Meszaros v 464235B.C. Ltd., 2021 BCSC 2021, concerned a petition to have the Court set aside or, alternatively, to grant leave to appeal, two awards related to costs where a party failed to apply within the time limit provided under the previous B.C. Arbitration Act: Arbitration Act, R.S.B.C. 1996, c. 55. The arbitrator had found that the 30-day time limit for seeking costs could be subject to an estoppel that prevented the petitioner from relying on it to challenge the ability of an arbitrator to make an award of costs outside the time limit. Justice D. MacDonald of the British Columbia Supreme Court denied the application to set aside the award but granted leave to appeal on the issue of whether an estoppel could arise on the facts of this case as found by the Arbitrator.
Sections 11(5) and 11(6) of the previous B.C. Act provided that, if an arbitrator did not address costs, a party could apply for them within 30 days of the award. If no application was made, the parties were to bear their own costs. The award on the merits in this case did not address costs and the respondent, 464235 B.C. Ltd. (the “Company”), applied to the arbitrator for costs 62 days after it was issued. In response, the petitioner sought and ultimately obtained the production of the Company’s solicitors’ file to assess the application. He then filed a response where, in addition to responding to the Company’s costs application, he made his own claim for costs. He then later filed a sur-reply in response to the Company’s reply to his application. It was only then that the petitioner realized that the Company had filed its application outside the time limit (he was largely unrepresented throughout) and promptly raised an objection on that basis. The arbitrator denied the objection and awarded costs. The arbitrator determined that he was not prevented from making a costs award because of the petitioner’s conduct in responding to the application for costs. He found that this conduct gave rise to an estoppel that operated to prevent the petitioner from relying on his legal right to challenge the ability of the arbitrator to make the award of costs.
The petitioner applied to the Court to set aside the costs awards for want of jurisdiction, arguing that sections 11(5) and 11(6) of the previous Act limited the arbitrator’s jurisdiction to award costs. Justice MacDonald found that because the parties could have contracted out of the time limit by virtue of section 44 of the previous Act, sections 11(5) and 11 (6) were permissive (as opposed to mandatory) and private (as opposed to public) in nature. Given this and relying on the authority of Chan v. Lee (Estate), 2004 BCCA 644 and McHenry Software Inc. v. ARAS 360 Incorporated, 2018 BCSC 586, she found that the rights found in sections 11(5) and 11(6) could be subject to an estoppel that would prevent a party from relying on them. As a result, she found that the arbitrator did not exceed his jurisdiction in denying the objection and awarding costs.
However, Justice MacDonald granted leave to appeal the costs award on the basis of the petitioner’s contention that an estoppel not could have arisen on the facts as found by the arbitrator. The previous Act provided that the Court could grant leave to appeal only on a question of law where it satisfied at least one of three other provisions, including one that required that the importance of the result to the parties justifies the intervention of the court and the determination of the issue may prevent a miscarriage of justice. Justice MacDonald found that the issue of whether an estoppel could arise on the facts as found was an extricable legal issue because the challenge on appeal was directed to the “legal conclusion imposed on the facts as found” (para. 57). Having found a legal error, she also found that the appeal could “prevent a miscarriage of justice because the award of costs is significant, and the alleged legal error could affect the result of the case” (para. 63). She noted the point of law raised had arguable merit, in her view, on the basis of the case Newfoundland and Labrador (Attorney General) v. Snow, 2005 NLTD 31, which was cited as authority for the proposition that the mere participation in a legal process initiated by another party is not sufficient to create an estoppel.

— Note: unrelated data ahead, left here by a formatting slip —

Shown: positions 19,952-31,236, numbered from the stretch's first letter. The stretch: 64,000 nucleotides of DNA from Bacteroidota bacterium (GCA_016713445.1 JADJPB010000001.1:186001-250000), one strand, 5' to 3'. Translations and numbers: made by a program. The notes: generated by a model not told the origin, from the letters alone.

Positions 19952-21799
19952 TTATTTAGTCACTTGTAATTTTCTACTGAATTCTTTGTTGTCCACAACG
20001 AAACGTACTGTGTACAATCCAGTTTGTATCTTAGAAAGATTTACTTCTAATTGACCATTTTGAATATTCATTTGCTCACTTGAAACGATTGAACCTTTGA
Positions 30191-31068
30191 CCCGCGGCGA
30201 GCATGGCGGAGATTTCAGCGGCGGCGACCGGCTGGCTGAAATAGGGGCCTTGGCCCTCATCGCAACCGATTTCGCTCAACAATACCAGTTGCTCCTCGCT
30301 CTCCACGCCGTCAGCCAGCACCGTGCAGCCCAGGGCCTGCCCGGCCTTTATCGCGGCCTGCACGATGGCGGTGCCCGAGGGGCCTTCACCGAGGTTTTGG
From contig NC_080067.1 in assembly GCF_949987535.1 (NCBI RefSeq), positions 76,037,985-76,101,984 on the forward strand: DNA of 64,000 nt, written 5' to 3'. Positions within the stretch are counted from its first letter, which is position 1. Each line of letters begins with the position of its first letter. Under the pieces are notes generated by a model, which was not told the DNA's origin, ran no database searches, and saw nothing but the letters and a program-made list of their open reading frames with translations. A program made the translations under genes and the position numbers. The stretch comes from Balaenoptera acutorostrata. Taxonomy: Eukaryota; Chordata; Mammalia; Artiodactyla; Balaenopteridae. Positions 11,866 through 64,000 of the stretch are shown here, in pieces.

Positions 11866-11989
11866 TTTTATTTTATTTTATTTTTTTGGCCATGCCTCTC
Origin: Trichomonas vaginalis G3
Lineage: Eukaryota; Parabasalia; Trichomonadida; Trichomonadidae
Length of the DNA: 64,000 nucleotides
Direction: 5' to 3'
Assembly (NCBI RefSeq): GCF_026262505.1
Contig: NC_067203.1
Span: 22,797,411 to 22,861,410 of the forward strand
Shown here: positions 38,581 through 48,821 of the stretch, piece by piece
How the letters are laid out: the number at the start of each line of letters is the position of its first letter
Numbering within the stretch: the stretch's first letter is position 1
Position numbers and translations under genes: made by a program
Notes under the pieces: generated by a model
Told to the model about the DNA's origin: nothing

The British Columbia Court of Appeal has stated a number of times that leave to appeal should only be granted “where questions of law can be clearly perceived and delineated” to preserve the integrity of the arbitration system. See: Elk Valley Coal Partnership v. Westshore Terminals Ltd., 2008 BCCA 154 at para. 17 recently cited in Allard v. The Owners, Strata Plan VIS 962, 2019 BCCA 45 (CanLII).
The Supreme Court of Canada noted in Canada (Director of Investigation & Research) v. Southam Inc., 1997 CanLII 385 (SCC),  1 S.C.R. 748 (“Southam”) that “the distinction between law on the one hand and mixed law and fact on the other is difficult”. It characterized the distinction as follows at para. 35:
“Briefly stated, questions of law are questions about what the correct legal test is; questions of fact are questions about what actually took place between the parties; and questions of mixed law and fact are questions about whether the facts satisfy the legal tests.”
In this case, Justice MacDonald noted that the issue “on its face” appeared to be one of mixed fact and law and that the arbitrator articulated the correct legal test. However, she characterized the issue (of whether the arbitrator erred by applying the principle of estoppel to the facts as found) as an extricable error of law. Her reasoning was “[the petitioner] is not asking me to engage with the facts. In other words, he challenges the legal conclusion imposed on the fact as found. In my view, this is a question of law.” No authority was cited in support of this conclusion.